The course teaches the content youth educators need to teach children and young adults to play and work safely around cold water.   Topics covered include, cold-water safety & survival, hypothermia, personal flotation devices, ice safety & rescue, and risk assessment.

The course is built around AMSEA’s activity based K-12 curriculum, Surviving Outdoor Adventures.  Materials are presented through fun computer-based activities, as well as interaction with fellow students and the instructor in online forums. Students come away with a ready-to-use lesson plan and templates for age appropriate lessons. The course costs $655 for tuition, books and fees.  Interested educators may register online at www.amsea.org or call (907) 747-3287.

 


 

  1. Upcoming AMSEA Trainings

September 18 – December 15, 2017 – Sitka, Alaska – Online Educator’s Workshop, Cold-Water Safety & Survival

September 19-24, 2017 – Sitka, Alaska – Marine Safety Instructor Training (MSIT)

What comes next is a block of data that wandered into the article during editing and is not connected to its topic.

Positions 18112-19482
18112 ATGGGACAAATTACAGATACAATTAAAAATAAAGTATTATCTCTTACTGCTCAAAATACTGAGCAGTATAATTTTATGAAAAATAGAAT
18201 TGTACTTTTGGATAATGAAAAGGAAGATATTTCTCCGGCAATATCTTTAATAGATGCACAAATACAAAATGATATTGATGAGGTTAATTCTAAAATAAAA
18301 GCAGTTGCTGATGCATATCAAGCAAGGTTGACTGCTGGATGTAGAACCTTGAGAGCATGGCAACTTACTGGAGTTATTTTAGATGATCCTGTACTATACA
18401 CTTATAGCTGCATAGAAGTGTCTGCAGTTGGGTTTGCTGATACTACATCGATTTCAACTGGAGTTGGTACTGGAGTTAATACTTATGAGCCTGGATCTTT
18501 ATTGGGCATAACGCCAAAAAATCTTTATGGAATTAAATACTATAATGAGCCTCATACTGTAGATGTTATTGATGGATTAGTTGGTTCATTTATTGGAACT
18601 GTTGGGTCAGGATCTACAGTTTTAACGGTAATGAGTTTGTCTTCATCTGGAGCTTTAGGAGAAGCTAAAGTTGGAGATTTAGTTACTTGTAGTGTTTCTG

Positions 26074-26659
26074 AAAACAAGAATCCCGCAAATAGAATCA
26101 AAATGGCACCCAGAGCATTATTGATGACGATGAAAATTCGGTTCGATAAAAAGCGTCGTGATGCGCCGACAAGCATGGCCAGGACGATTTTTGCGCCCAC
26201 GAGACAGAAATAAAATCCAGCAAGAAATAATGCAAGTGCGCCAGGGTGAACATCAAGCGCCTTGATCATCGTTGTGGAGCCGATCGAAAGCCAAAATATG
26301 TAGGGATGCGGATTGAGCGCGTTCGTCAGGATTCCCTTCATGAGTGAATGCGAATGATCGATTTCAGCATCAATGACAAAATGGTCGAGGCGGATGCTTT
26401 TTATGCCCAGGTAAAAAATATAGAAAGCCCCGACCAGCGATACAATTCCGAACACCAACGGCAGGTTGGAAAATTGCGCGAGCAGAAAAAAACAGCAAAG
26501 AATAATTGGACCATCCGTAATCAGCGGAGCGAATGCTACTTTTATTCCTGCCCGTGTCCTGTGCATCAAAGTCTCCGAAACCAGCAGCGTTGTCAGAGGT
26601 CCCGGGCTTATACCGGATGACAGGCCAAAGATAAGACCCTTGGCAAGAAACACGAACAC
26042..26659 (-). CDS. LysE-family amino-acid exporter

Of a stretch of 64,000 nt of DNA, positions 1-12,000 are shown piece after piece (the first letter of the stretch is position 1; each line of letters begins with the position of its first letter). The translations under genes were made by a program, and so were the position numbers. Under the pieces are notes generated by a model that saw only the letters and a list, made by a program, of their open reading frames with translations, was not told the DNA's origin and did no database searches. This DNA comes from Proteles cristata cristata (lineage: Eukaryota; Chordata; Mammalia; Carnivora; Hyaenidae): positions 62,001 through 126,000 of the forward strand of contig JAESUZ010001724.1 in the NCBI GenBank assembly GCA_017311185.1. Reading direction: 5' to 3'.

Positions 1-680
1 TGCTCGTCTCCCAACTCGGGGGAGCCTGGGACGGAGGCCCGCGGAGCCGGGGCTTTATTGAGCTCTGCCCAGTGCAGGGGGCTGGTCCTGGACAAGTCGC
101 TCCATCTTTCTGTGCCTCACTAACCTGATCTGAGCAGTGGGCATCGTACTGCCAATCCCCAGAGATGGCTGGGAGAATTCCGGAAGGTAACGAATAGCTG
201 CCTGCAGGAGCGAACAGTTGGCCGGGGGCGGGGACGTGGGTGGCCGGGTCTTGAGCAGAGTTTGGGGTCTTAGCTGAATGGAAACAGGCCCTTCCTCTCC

September 25, 2017 – Sitka, Alaska – Fishing Vessel Drill Conductor

…and many more in lower 48 states – see right side bar on the AMSEA home page at http://www.amsea.org/

 

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  1. Alaska Sea Grant – upcoming events & classes:

HACCP (Anchorage September 2017)

Hazard Analysis Critical Control Point
Sep 14–15, 2017
Anchorage, Alaska

Planning and Facilitating Collaborative Meetings

Sep 20–21, 2017
Anchorage, Alaska

Smoked Seafood School

Oct 12–13, 2017
Kodiak, Alaska

Alaska Seafood Processing Leadership Institute

A training program for future leaders in the seafood industry
Nov 13–17, 2017
Kodiak, Alaska

2017 Alaska Young Fishermen’s Summit

Dec 6–8, 2017
Anchorage, Alaska

Alaska Sea Grant home page: https://seagrant.uaf.edu/

 

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  1. Laine Welch’s Fish Radio – Recent Items
    Catch shares canned by AK Dept. of Fish and Game at MSA hearing

Escaped Atlantic salmon heading north; Alaskans urged to be on the look out!

Popular SK grant program widens door for more applicants; Free Alaska Q&A webinar

Alaska salmon season winding down; Some catches make the record books

Impacts of acidic oceans revealed for key Alaska fish and shellfish species

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United Fishermen of Alaska seeks new executive director – see links at top!

These items and more, online at http://www.alaskafishradio.com/

 

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Compiled by staff of United Fishermen of Alaska
ufa@ufa-fish.org
PO Box 20229
Juneau AK 99802
(907) 586-2820